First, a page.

chris bowen

To Chris Bowen, Climate Protests Don’t Matter

The Federal Minister for Climate Change and Energy tells us what he thinks about the Future Gas Strategy, consultation with Indigenous communities, and why climate protestors “holding a placard and yelling” won’t change his opinion. Words by Ky Stewart

By Ky Stewart, 31/5/2024

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At the end of last month, we asked how you were feeling about Australian politics right now. The responses were grim: 89 percent of you didn’t feel inspired by politics; 83 percent had no confidence that the Labor Government would address your issues; 93 percent felt unrepresented. That didn’t sound good, so we decided to take your concerns to the seat of power. That’s right, Junkee went down to Parliament House. During Budget Week, no less. We spoke to Senators and Members of Parliament from the Labor Government, The Australian Greens, and the Independents about the stuff you told us you care about. (We reached out to Liberals too, but no one wanted to talk. Honestly, we tried.) 

We kicked things off with the Federal Minister for Climate Change and Energy, Chris Bowen, who’s been in the role since the 2022 election. Since then, he’s overseen Australia’s renewable energy plans, the implementation of greenhouse gas emissions targets, and the party’s plans to address the harm of climate change in Australia. The Labor Government’s recent Future Gas Strategy plan — a plan Bowen defends — has come under fire from climate activists and even his own party members. We asked him about all of it — here’s our chat.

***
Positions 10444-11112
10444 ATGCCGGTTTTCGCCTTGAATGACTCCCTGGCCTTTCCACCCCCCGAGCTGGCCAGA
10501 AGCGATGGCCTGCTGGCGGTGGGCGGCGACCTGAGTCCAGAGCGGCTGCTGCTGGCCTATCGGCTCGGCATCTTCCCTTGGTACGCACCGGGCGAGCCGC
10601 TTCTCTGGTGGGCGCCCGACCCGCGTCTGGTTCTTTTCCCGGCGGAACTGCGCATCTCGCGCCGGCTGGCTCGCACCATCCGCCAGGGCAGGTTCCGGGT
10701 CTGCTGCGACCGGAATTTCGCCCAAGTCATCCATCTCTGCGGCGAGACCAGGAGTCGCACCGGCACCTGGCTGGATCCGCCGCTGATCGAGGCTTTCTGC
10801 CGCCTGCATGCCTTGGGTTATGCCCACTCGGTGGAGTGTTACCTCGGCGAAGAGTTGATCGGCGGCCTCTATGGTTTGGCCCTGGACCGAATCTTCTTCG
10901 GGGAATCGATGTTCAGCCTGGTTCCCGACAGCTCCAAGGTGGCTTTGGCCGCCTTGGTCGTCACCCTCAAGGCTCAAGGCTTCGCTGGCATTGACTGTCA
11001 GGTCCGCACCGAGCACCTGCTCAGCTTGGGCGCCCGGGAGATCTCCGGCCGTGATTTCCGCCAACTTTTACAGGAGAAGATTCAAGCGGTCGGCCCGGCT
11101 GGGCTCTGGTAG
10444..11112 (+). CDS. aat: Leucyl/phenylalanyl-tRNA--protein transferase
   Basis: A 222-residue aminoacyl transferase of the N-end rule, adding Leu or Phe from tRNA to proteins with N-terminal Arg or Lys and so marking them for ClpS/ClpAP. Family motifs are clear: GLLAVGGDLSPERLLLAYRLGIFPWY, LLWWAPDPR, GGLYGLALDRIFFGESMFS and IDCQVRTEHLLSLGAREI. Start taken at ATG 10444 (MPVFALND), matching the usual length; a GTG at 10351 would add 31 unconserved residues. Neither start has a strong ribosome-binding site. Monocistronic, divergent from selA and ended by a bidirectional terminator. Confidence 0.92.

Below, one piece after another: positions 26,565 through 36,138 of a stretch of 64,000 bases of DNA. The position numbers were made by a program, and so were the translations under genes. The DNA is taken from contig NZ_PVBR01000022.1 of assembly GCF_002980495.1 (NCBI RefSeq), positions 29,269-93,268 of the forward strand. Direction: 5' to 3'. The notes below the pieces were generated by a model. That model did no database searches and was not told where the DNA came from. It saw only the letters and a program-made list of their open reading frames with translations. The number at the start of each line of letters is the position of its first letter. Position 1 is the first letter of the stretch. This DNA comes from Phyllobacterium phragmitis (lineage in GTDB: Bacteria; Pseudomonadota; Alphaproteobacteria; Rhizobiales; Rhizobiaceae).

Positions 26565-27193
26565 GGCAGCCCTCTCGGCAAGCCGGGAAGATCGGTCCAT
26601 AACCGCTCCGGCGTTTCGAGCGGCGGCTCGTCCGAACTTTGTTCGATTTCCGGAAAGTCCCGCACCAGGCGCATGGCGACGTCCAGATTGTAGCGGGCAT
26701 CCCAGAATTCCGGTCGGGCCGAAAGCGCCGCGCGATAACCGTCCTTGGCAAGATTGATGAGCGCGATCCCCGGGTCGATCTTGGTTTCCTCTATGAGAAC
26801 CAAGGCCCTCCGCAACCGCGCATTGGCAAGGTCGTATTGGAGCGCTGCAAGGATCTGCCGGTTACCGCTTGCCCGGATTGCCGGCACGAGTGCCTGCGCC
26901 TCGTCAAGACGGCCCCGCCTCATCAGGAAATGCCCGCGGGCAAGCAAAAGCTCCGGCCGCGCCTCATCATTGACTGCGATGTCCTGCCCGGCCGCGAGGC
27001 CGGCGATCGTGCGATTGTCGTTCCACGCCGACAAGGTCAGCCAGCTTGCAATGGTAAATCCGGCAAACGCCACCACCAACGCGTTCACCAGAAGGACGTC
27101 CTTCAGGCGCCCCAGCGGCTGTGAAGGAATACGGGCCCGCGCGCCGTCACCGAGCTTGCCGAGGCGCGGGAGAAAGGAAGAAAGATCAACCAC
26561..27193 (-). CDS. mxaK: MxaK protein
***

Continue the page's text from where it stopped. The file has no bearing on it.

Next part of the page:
Ky Stewart, Junkee: We surveyed our audience and overwhelmingly they said climate change was one of the biggest issues they had. And on top of that, 89 percent said that they didn’t actually feel inspired by politics. Why do you think so many people don’t feel inspired or engaged by politics, even though they have all these big concerns? 

Chris Bowen, Federal Minister for Climate Change and Energy: Look, my best guess is a couple of things. I think that in Australia, politics of climate have been 20 years of arguments and not much progress. So if you’re a young person, I can understand a high degree of cynicism. Politicians have been spending 20 years arguing about whether climate change is real, let alone whether we should do anything about it. Very unproductive.  

It’s hard to take the policies that we’re implementing and then turn that into tangible action that people can see and understand. That’s a challenge for us. But maybe if I could just defend politics for a minute and say… politics, parliament, [and] government is how you get your hands on the big levers to change the country. And [there’s] no bigger lever than climate change policy to change it. We’ve changed the direction of the country in the last two years on climate change. 

So if you actually care about climate change, which 89 percent of your respondents did, then politics is what really counts. So we’ve got to find ways of making that more real and relevant to people.  

How do you suggest then that young people engage more in politics and even run for local governments?

Well the first thing is to be involved, right? You’ve actually got to be involved in a political party. I understand peaceful protest and I respect that and accept it’s got a role, but it doesn’t change the levers. Getting engaged in the serious discussions about what we’re going to do about an issue inside a political party is very, very valuable, more valuable than I think other forms of protest in terms of moving and encouraging behavioural change in political parties, in governments, and in countries.